With the development of active electronically scanned array (AESA) technology, the radars onboard the B-21 will have s much smaller volume than the previous generation that can be found on the B-2. Therefore, it seems fairly reasonable for the B-21 to carry its own radar.

Based on the panel lines photographed, it appears that a two-radar setup like that on the B-2 will be decided, either having the antennas placed inside the blue or red boxes shown above. Although, considering the size of modern AESA radars on fighter platforms, it seems more likely that the radars will be located in the red boxes due to size constraints. One of the red panels marked above is taken up by an air data probe at the moment, but this is for sensor calibration and will only be present on the prototype aircraft. Hence, it is a reasonable assumption that the current space occupied by the air data probe mount is space for the later instalment of a low probability of intercept radar on production variants.

Finally, before you freak out about sensitive details being disclosed and things like that, please remember the flight was somewhat “announced” (i.e. several spotters knew it would happen on Nov. 10 after being cancelled on Nov. 9) and happened in plain daylight. So there was nothing to hide. Moreover, as often highlighted by Northrop Grumman, the B-21’s most important features are inside the aircraft and can’t be seen from the outside…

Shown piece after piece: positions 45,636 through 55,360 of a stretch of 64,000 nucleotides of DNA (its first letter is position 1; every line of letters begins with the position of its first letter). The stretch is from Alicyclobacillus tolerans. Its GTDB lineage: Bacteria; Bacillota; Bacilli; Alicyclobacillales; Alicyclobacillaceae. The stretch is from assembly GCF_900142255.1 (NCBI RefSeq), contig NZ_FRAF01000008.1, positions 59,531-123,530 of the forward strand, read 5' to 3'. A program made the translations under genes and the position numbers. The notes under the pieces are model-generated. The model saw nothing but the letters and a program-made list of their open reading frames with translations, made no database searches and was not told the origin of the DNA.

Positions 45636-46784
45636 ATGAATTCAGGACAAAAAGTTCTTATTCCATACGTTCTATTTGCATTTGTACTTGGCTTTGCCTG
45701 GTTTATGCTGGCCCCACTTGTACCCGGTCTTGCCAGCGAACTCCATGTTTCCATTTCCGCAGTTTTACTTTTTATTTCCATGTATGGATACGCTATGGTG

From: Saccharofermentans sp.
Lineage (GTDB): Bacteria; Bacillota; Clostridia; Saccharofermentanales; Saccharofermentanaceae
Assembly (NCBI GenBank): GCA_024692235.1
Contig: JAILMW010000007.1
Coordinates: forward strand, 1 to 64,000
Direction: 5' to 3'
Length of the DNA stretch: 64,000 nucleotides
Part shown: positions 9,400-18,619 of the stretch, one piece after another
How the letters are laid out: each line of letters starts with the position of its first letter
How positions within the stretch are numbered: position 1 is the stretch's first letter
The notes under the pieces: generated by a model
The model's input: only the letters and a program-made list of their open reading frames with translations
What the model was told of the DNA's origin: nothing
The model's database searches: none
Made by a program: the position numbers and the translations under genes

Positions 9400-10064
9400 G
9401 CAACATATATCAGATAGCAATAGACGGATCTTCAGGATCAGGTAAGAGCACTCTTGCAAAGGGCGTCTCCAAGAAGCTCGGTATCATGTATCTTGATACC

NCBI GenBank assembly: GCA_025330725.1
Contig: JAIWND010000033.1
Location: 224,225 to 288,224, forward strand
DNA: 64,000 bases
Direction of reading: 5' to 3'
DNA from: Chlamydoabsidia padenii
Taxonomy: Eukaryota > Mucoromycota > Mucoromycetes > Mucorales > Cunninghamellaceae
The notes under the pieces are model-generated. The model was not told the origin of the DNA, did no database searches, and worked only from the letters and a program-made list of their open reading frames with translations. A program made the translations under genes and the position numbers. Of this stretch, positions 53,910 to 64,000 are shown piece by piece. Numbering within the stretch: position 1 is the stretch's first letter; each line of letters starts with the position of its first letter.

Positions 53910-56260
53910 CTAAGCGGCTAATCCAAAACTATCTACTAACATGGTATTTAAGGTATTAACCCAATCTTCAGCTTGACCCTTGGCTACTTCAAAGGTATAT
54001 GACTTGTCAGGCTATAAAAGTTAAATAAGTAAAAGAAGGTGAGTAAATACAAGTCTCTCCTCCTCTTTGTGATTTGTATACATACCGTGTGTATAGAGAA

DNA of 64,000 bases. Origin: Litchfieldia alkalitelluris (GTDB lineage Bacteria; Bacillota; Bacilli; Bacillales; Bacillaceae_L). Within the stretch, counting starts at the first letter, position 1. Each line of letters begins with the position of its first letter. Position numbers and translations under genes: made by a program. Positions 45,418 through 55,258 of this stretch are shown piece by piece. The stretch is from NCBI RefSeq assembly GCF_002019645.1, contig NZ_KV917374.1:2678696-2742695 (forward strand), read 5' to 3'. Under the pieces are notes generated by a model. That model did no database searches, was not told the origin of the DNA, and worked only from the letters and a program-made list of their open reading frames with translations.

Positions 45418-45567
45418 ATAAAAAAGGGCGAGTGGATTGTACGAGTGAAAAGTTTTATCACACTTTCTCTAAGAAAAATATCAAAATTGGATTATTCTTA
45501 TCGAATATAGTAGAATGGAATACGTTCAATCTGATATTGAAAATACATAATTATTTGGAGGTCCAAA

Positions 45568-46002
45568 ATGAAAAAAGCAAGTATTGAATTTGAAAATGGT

About Stefano D'Urso
Stefano D'Urso is a freelance journalist and contributor to TheAviationist based in Lecce, Italy. A graduate in Industral Engineering he's also studying to achieve a Master Degree in Aerospace Engineering. Electronic Warfare, Loitering Munitions and OSINT techniques applied to the world of military operations and current conflicts are among his areas of expertise.
About David Cenciotti
David Cenciotti is a journalist based in Rome, Italy. He is the Founder and Editor of “The Aviationist”, one of the world’s most famous and read military aviation blogs. Since 1996, he has written for major worldwide magazines, including Air Forces Monthly, Combat Aircraft, and many others, covering aviation, defense, war, industry, intelligence, crime and cyberwar. He has reported from the U.S., Europe, Australia and Syria, and flown several combat planes with different air forces. He is a former 2nd Lt. of the Italian Air Force, a private pilot and a graduate in Computer Engineering. He has written five books and contributed to many more ones.
About Wonwoo Choi
Wonwoo is a student journalist and contributor to The Aviationist based in London, United Kingdom. Currently studying MEng in Aeronautical Engineering with a keen interest in OSINT, plane spotting and aircraft design. He is a former Sergeant of the Republic of Korea Army, having served as an artillery Fire Direction Centre Vehicle Radio Operator.